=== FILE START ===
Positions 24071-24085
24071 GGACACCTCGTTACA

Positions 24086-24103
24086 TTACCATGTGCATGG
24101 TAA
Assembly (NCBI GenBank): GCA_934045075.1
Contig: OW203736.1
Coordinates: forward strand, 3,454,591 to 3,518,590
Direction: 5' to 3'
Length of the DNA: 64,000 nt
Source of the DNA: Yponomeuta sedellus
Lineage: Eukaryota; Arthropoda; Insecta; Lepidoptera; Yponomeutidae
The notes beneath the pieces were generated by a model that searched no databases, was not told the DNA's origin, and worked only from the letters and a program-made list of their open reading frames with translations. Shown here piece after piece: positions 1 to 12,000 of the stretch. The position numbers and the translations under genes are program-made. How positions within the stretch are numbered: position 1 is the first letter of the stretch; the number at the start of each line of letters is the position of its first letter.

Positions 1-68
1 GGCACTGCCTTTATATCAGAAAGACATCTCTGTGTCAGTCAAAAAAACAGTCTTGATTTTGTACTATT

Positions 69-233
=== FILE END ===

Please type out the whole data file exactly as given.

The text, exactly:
Positions 24071-24085
24071 GGACACCTCGTTACA

Positions 24086-24103
24086 TTACCATGTGCATGG
24101 TAA
Assembly (NCBI GenBank): GCA_934045075.1
Contig: OW203736.1
Coordinates: forward strand, 3,454,591 to 3,518,590
Direction: 5' to 3'
Length of the DNA: 64,000 nt
Source of the DNA: Yponomeuta sedellus
Lineage: Eukaryota; Arthropoda; Insecta; Lepidoptera; Yponomeutidae
The notes beneath the pieces were generated by a model that searched no databases, was not told the DNA's origin, and worked only from the letters and a program-made list of their open reading frames with translations. Shown here piece after piece: positions 1 to 12,000 of the stretch. The position numbers and the translations under genes are program-made. How positions within the stretch are numbered: position 1 is the first letter of the stretch; the number at the start of each line of letters is the position of its first letter.

Positions 1-68
1 GGCACTGCCTTTATATCAGAAAGACATCTCTGTGTCAGTCAAAAAAACAGTCTTGATTTTGTACTATT

Positions 69-233